I returned to the office … and it didn’t go so well.
The cats had taken up residence on my desk. There was a territorial dispute. We’re still in negotiations but I’m happy with the progress we’ve made so far.
At one point, when tensions were escalating and I needed to step away for a bit, I decided to run to the mailbox … and promptly locked myself out.
The cats loved that, let me tell you. It’s a long story, but a locksmith named Noah (seriously, I did not make that up) saved me and I got back in. Only to find my keyboard suspiciously warm, and a bit hairy.
I’m hoping the rest of the day progresses without further drama. Speaking of drama …
Now that Costco’s food courts are open – and Goldman Sachs’ CEO is facing the wrath of his workers for being a stick in the mud – we can all have a more civil conversation about office work vs. remote work.
If you’re a leader and haven’t started thinking about how to bring people back yet, now is definitely the time. There are a few important things you need to get clear on before you unlock those office doors.
We’re not going backward, we’re going forward
We can’t go back. The pandemic-induced remote work experiment has taught us too much. We’re not the same people we were before this all happened. Our teams have changed too. Not to mention our work procedures and processes.
As leaders, it’s our responsibility to get clear on what, exactly, we’re aiming for. We need to create a destination our people can believe in. It’s up to us to paint a vision for what this new normal can look like and create a better, brighter “normal” than we had before the pandemic.
Time to start fresh, with the mind of a beginner
As Suzuki said, “In the beginner’s mind there are many possibilities, but in the expert’s there are few.” It’s hard, but we need to practice a little forgetting right now so we can remain open to the new possibilities before us.
Between you, me and the cats? The entire world has proven work can get done virtually. That people, as a general rule, do a great job of holding themselves accountable. And they are often more productive when working virtually than they were from the office.
Sure, there are absolutely times when “in person” is best. But we have to let go of the notion that everyone doing 10 hours a day under bright fluorescents is the one and only way to do business. Once we are free of our biases and preconceived notions about the way everyone should work, we can start to make progress.
In the meantime, flexibility is key. To think like beginners. Just like a toddler, we need to be okay stumbling and falling, laughing about it, then trying something new.
People have ideas, and we need to listen
Where do we look for these new possibilities? Staying apprised of what others are doing is helpful. But the real answers, the best answers, are with our people. Some (not naming names) are really looking forward to getting a break from their kids. Others are wondering how they’ll deal with their kids’ hybrid school schedules.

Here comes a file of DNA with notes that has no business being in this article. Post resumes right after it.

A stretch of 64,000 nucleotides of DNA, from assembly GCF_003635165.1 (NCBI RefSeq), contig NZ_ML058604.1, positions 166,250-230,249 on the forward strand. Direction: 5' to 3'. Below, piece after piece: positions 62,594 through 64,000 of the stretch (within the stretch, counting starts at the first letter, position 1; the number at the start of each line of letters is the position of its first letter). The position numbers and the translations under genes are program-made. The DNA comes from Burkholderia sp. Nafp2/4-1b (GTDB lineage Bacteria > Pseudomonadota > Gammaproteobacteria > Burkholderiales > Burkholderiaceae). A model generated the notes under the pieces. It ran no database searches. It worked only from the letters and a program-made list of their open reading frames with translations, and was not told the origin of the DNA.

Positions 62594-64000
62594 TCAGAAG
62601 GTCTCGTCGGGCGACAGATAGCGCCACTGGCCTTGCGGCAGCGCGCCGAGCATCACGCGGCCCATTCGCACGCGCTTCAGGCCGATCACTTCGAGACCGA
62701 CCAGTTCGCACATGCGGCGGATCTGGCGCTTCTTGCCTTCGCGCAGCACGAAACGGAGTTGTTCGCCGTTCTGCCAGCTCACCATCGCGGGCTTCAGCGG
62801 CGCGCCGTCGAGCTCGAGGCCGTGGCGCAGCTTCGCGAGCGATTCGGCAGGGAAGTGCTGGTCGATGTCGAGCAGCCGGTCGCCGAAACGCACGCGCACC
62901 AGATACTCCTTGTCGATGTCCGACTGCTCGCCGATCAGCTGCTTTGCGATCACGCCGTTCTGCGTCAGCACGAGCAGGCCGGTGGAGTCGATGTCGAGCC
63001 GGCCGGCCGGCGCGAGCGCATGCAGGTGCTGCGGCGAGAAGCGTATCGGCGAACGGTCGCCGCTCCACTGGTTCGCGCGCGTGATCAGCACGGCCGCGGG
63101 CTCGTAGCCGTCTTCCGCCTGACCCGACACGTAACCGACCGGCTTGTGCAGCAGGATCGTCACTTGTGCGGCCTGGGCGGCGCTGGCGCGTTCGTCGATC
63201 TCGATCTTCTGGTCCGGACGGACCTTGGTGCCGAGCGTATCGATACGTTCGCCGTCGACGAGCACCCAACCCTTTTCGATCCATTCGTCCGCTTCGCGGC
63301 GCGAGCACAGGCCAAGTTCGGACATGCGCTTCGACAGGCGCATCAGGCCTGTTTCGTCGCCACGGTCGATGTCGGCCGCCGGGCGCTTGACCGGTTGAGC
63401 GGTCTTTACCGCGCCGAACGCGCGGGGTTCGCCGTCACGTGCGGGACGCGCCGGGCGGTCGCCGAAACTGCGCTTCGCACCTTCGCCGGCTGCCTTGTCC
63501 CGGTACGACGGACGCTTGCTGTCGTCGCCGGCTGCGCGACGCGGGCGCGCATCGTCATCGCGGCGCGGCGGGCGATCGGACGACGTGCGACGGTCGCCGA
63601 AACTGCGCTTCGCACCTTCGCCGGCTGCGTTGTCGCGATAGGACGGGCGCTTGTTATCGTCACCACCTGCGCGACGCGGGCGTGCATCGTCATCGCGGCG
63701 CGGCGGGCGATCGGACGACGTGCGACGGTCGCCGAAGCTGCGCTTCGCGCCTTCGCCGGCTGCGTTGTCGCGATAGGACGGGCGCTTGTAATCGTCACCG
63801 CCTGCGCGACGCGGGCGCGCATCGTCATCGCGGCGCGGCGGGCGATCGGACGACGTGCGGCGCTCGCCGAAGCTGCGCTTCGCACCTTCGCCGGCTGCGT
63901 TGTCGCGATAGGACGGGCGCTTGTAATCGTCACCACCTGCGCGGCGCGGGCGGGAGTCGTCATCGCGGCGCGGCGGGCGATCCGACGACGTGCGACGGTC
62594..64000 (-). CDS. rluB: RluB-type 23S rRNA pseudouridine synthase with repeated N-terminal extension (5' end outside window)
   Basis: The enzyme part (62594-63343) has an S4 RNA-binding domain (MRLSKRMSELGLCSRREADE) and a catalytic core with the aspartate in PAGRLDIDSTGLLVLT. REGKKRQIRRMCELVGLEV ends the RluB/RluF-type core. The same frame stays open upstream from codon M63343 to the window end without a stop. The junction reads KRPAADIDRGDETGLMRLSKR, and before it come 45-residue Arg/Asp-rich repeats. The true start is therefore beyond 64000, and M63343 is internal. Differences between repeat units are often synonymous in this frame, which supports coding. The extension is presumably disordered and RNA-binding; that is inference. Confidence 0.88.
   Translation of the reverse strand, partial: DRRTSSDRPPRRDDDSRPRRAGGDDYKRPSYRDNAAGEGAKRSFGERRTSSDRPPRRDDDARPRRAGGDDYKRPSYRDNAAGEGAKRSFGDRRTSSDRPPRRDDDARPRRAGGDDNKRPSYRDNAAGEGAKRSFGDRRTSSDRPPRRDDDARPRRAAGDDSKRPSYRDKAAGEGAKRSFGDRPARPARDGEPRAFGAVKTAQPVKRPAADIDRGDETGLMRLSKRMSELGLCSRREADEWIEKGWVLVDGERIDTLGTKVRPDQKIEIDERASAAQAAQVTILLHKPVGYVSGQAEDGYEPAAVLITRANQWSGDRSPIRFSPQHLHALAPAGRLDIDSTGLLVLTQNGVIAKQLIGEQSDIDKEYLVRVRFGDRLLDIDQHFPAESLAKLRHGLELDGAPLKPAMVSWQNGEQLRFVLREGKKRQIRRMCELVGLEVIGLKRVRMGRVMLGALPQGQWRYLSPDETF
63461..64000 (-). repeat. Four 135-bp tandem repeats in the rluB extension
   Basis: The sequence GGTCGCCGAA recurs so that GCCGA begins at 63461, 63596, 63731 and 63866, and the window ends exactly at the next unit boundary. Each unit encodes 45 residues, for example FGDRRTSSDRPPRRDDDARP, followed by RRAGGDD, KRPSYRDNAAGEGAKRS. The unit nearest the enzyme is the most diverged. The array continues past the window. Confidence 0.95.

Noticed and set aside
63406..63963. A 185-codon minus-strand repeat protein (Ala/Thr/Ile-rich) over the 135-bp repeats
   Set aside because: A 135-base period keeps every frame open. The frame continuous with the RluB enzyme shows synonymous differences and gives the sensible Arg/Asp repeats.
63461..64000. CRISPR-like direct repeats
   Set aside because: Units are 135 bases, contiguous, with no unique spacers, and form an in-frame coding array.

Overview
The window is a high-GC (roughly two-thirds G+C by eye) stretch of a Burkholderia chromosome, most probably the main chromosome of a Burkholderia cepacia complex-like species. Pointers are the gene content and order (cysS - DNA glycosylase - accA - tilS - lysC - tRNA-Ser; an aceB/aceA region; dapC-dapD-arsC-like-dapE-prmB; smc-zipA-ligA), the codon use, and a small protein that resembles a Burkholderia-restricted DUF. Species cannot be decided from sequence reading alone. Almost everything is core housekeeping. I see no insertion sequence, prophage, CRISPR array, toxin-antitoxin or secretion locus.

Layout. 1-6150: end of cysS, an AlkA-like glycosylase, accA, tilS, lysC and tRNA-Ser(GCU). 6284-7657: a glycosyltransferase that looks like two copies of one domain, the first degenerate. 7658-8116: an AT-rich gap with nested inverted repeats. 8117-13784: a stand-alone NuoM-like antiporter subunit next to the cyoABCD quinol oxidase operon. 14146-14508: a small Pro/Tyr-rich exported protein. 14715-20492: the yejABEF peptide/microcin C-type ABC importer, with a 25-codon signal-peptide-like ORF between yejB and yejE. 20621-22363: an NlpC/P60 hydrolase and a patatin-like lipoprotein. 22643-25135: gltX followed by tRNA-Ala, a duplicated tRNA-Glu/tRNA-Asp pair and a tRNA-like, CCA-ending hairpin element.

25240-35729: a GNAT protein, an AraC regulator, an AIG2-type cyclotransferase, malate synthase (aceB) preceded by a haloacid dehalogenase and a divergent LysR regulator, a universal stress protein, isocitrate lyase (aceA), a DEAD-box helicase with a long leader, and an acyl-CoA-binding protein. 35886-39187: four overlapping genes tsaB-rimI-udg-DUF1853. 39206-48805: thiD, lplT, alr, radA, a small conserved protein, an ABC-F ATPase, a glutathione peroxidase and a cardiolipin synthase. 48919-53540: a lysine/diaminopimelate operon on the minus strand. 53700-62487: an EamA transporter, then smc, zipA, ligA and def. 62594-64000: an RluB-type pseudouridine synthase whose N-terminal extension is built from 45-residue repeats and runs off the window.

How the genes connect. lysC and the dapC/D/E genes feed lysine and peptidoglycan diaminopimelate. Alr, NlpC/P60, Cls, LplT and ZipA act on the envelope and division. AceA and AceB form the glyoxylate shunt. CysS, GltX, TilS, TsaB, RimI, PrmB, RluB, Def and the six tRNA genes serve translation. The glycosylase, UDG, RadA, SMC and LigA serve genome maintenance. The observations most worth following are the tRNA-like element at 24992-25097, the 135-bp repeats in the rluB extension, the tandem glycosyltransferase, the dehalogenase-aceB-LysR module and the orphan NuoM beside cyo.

Some have loathed WFH, while others have rocked the home office setup and like themselves better that way. (Yes we all see you, Chad.) Analysts are beginning to conclude that it’ll come down to what’s most profitable for the company.
In the meantime, we need to keep our eyes and ears open. And, rather than ask what our teams want, we have to do the hard work of finding out what they need. Really listening to and acknowledging our employees’ situations, even if we can’t take action right now, is going to matter more than anything in the days and months ahead.
We need to focus on customers more than ever
The next few months are going to be crazy. We’re going to face a storm of competing priorities and changing variables. How to work safely together. How to build in flexibility for parents without punishing the kid-free. How to meet deadlines when the cat treats are stuck in the Suez Canal.
Through it all, as leaders, we need to ensure our teams remain focused on the bigger picture of supporting each other to serve our customers. The pandemic taught us that, when we focus on outcomes – rather than fixating on processes – people do indeed bring their best.
Look at all the banks that were able to turn their operations upside-down nearly overnight to make billions of dollars of PPP loans happen. Those who were successful were focused on helping customers keep their businesses and their people employed. If banks can do it mid-pandemic, so can we.
We need to develop new skills for what’s next, stat
For the past year and a half we’ve all been in reaction mode. I’ve heard horror stories of people subjected to 15 video calls a day. Don’t get me started on inboxes. If professional development happened at all, it was probably done alone, at home, in the middle of the night.
As leaders, we need to take this opportunity to stop the madness and shift into proactive development mode. Make building the skills of our team members a priority. Stop thinking people “are who they are” and start giving them avenues to progress beyond their wildest dreams.
It’s time to get great at coaching and developing our people by building the skills they will need for tomorrow. Time to let go of pre-pandemic habits like laissez-faire management, micro-managing, playing the strict parent, and coddling our favorites.
If we can get specific about the skills and support our teams need to reach our new goals, the sky is the limit in this new “better” world.
In a nutshell? It’s up to you to help your teams create the best new world to do business in… with effectiveness and a focus on the customer. So here’s your Cindy Courage Challenge for the day. Take 10 minutes today to think hard about the new skills you and your teams will need in a remote/office hybrid work world. Write down three actions you can take to build those skills in the coming months.
Develop yourself, develop your people. That’s the way forward.